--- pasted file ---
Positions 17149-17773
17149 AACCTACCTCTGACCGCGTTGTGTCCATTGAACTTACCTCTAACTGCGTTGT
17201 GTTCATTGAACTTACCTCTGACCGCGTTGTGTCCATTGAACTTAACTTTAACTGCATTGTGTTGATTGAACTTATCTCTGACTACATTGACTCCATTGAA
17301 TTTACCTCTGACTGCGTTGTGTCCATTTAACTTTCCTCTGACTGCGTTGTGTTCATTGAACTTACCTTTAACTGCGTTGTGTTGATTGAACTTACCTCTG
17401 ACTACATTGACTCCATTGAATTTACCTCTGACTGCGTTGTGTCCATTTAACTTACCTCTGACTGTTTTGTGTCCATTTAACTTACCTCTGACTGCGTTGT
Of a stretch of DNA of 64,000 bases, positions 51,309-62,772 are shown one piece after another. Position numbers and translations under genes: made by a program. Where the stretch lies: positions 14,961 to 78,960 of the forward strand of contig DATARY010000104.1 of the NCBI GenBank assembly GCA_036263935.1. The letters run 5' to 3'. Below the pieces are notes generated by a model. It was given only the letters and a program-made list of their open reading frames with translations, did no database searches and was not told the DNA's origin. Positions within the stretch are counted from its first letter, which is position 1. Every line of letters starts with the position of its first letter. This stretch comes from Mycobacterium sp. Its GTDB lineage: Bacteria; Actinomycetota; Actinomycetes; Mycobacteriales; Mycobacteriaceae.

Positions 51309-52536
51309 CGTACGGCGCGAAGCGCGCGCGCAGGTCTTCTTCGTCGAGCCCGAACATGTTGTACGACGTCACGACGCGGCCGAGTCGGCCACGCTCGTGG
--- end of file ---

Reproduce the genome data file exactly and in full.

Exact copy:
Positions 17149-17773
17149 AACCTACCTCTGACCGCGTTGTGTCCATTGAACTTACCTCTAACTGCGTTGT
17201 GTTCATTGAACTTACCTCTGACCGCGTTGTGTCCATTGAACTTAACTTTAACTGCATTGTGTTGATTGAACTTATCTCTGACTACATTGACTCCATTGAA
17301 TTTACCTCTGACTGCGTTGTGTCCATTTAACTTTCCTCTGACTGCGTTGTGTTCATTGAACTTACCTTTAACTGCGTTGTGTTGATTGAACTTACCTCTG
17401 ACTACATTGACTCCATTGAATTTACCTCTGACTGCGTTGTGTCCATTTAACTTACCTCTGACTGTTTTGTGTCCATTTAACTTACCTCTGACTGCGTTGT
Of a stretch of DNA of 64,000 bases, positions 51,309-62,772 are shown one piece after another. Position numbers and translations under genes: made by a program. Where the stretch lies: positions 14,961 to 78,960 of the forward strand of contig DATARY010000104.1 of the NCBI GenBank assembly GCA_036263935.1. The letters run 5' to 3'. Below the pieces are notes generated by a model. It was given only the letters and a program-made list of their open reading frames with translations, did no database searches and was not told the DNA's origin. Positions within the stretch are counted from its first letter, which is position 1. Every line of letters starts with the position of its first letter. This stretch comes from Mycobacterium sp. Its GTDB lineage: Bacteria; Actinomycetota; Actinomycetes; Mycobacteriales; Mycobacteriaceae.

Positions 51309-52536
51309 CGTACGGCGCGAAGCGCGCGCGCAGGTCTTCTTCGTCGAGCCCGAACATGTTGTACGACGTCACGACGCGGCCGAGTCGGCCACGCTCGTGG